On and Off the Mountain

February 6, 2016

Homily: Yr C Last Sunday after Epiphany, Feb 7 2016, St. Albans

Readings:  Exodus 34.29-35; Ps 99; 2 Cor 3.12-4.2; Luke 9.28-43

 

We live in a secular age.  But what do we mean by that?  When we speak of a secular age, some have in mind an understanding of how the public square has changed, how one can engage in public activity without encountering God, the way in which political organization is no longer connected with faith in the way it was, say, in 16th century Europe.  Others have in mind the falling off of religious practice and belief that can be seen in various statistics of church attendance and religious affiliation.

 

But according to one of my favourite writers, Charles Taylor, we should understand the present secular age as one in which the conditions of belief have changed.  In our society, belief in God is no longer automatic, nor axiomatic.  Put simply, there are options.  And that means that even for people of faith, even for those of us who do believe, we do so in a context of doubt and uncertainty.  We know that there are intelligent and reasonable people who think differently from us.  And often we have our own doubts and questions.

 

It’s not easy living in the messy world of doubt and questions.  I know that.  You know that.  And so what do we do about it?  Well, one thing that we often do is to search for something we can hold onto, something that gives us some certainty, something that acts as an antidote to our doubts and the doubts around us.  For many of us that means that we want to experience something.  We want to experience God.

 

Maybe that’s why you’re here today.  Perhaps you look to worship as a place where we can have an experience of God.  Perhaps the music moves you.  Or the sense of belonging that comes with gathering as a part of this community.  Maybe, as we talked about last week, maybe we get a glimpse of God in the love that we show for one another, however imperfectly we do that.  Whatever it is, however it happens, sometimes when we worship together, we get a glimpse of God’s glory, a tangible experience that we can hold onto and that provides a sort of antidote to the doubts of our lives.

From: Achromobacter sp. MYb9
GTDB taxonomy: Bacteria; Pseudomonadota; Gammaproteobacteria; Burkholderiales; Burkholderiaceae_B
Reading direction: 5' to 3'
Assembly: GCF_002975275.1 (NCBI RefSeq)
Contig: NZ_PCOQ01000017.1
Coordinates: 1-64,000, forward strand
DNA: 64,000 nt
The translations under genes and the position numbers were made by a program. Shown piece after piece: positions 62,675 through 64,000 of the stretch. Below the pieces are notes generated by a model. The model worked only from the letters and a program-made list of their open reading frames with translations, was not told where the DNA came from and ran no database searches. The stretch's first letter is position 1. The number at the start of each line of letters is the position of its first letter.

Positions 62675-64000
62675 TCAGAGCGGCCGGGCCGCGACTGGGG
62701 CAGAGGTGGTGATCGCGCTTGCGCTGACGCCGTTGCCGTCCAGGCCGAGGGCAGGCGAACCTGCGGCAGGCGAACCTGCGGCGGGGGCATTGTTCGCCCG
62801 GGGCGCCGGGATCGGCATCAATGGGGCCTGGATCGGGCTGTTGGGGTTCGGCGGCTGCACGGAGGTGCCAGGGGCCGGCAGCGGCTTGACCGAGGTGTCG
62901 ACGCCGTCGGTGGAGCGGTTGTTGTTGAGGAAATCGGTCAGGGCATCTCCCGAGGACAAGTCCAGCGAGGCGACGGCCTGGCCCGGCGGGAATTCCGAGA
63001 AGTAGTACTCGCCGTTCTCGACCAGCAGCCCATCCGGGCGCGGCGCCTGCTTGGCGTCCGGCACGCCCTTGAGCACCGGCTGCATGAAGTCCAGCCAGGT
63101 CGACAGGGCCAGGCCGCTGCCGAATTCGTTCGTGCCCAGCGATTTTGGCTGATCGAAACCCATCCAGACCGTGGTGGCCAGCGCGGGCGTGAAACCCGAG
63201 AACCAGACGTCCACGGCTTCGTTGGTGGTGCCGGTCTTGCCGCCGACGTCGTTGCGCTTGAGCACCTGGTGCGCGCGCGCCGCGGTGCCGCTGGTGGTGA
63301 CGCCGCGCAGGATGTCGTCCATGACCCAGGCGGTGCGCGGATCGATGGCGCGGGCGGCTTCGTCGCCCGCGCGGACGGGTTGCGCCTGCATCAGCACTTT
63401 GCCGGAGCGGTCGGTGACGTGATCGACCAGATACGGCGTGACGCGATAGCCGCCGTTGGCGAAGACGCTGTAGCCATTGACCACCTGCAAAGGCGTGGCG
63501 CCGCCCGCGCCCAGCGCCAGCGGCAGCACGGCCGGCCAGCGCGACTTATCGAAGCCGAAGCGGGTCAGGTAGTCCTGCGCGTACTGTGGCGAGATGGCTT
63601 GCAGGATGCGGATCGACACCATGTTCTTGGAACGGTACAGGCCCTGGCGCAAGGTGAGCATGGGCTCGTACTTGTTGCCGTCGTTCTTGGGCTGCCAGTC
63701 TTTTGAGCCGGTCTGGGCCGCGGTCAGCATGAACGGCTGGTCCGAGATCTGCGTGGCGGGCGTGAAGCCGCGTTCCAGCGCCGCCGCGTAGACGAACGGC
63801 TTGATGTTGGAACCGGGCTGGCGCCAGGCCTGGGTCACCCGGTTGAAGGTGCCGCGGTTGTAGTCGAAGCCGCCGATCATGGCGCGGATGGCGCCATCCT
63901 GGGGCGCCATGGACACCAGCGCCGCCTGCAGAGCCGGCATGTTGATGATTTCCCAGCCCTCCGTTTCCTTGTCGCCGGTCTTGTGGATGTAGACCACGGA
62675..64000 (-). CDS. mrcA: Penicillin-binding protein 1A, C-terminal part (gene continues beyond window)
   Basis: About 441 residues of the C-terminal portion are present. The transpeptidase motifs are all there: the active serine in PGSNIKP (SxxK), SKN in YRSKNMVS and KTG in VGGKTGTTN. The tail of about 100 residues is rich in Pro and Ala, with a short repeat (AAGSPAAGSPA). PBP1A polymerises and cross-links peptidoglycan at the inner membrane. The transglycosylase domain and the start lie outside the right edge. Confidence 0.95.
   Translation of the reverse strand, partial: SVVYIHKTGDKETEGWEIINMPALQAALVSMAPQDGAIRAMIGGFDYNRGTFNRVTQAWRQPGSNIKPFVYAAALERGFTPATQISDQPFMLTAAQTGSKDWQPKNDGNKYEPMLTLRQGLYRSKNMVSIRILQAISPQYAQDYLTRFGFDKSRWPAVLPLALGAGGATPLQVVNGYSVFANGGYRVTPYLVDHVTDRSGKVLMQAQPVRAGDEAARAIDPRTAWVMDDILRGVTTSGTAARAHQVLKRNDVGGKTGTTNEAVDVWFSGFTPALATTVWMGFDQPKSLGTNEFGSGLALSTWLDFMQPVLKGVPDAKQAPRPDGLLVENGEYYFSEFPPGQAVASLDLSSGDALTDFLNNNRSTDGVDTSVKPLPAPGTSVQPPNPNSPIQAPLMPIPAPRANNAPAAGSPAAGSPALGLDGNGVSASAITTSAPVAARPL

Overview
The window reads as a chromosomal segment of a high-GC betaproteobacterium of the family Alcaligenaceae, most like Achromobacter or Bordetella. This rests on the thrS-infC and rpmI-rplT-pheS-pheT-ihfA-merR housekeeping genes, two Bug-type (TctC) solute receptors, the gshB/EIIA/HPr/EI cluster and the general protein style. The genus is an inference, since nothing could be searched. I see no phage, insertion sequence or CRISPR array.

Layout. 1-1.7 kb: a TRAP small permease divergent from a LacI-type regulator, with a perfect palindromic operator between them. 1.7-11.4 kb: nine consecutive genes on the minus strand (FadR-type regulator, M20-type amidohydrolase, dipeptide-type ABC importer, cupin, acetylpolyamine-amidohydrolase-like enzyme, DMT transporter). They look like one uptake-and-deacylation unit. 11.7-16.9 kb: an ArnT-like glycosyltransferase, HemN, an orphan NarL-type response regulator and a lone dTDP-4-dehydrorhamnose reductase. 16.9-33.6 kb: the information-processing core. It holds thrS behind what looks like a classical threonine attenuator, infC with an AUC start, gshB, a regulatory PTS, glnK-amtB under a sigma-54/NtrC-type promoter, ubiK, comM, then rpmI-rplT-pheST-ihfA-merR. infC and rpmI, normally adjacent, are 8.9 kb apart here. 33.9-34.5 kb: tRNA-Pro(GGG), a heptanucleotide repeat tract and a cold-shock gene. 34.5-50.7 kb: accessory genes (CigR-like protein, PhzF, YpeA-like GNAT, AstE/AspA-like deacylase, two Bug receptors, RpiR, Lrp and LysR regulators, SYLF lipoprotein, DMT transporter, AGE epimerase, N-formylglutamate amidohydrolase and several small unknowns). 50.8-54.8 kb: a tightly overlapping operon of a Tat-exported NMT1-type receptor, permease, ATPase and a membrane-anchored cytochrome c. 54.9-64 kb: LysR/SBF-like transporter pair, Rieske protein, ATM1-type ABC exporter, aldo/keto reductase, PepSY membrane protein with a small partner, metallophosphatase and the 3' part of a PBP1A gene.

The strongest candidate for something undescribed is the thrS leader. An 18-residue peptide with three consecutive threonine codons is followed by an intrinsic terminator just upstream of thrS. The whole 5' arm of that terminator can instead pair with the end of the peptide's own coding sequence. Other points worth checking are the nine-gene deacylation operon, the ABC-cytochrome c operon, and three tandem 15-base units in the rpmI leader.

The disciples, Peter, James and John, at the beginning of today’s gospel reading are in the grips of doubt.  In fact, it’s even more than doubt, they are in the midst of a full-fledged crisis of faith.  You remember that Jesus had called them as they were fishing months before by the sea of Galilee, and they left all they had to follow Jesus.  And during those first months as Jesus’ followers, everything had been incredible.  They had been witnesses to Jesus’ great acts of power, the miracles and the healings.  Jesus had taught them with a wisdom that surpassed any other wisdom, and they’d even become minor celebrities, traveling with Jesus from town to town, welcomed by huge crowds wherever they went.  What’s more, Jesus had commissioned them with power and authority, and had sent them out to proclaim the kingdom of God and to heal the sick.  And they had, curing diseases and doing amazing things wherever they went.  Soon, their expectations of what Jesus would do, and what their roles would be as his closest followers must have been sky high.

 

And so, in the passage just before today’s gospel reading, when Jesus asks them who they think he is, Peter, their spokesperson, answers that Jesus is the Messiah of God:  God’s anointed one, the one chosen and sent by God, the one they expected to be a great political and military leader who would overthrow the Roman empire, save his people from oppression and restore the Kingdom of Israel.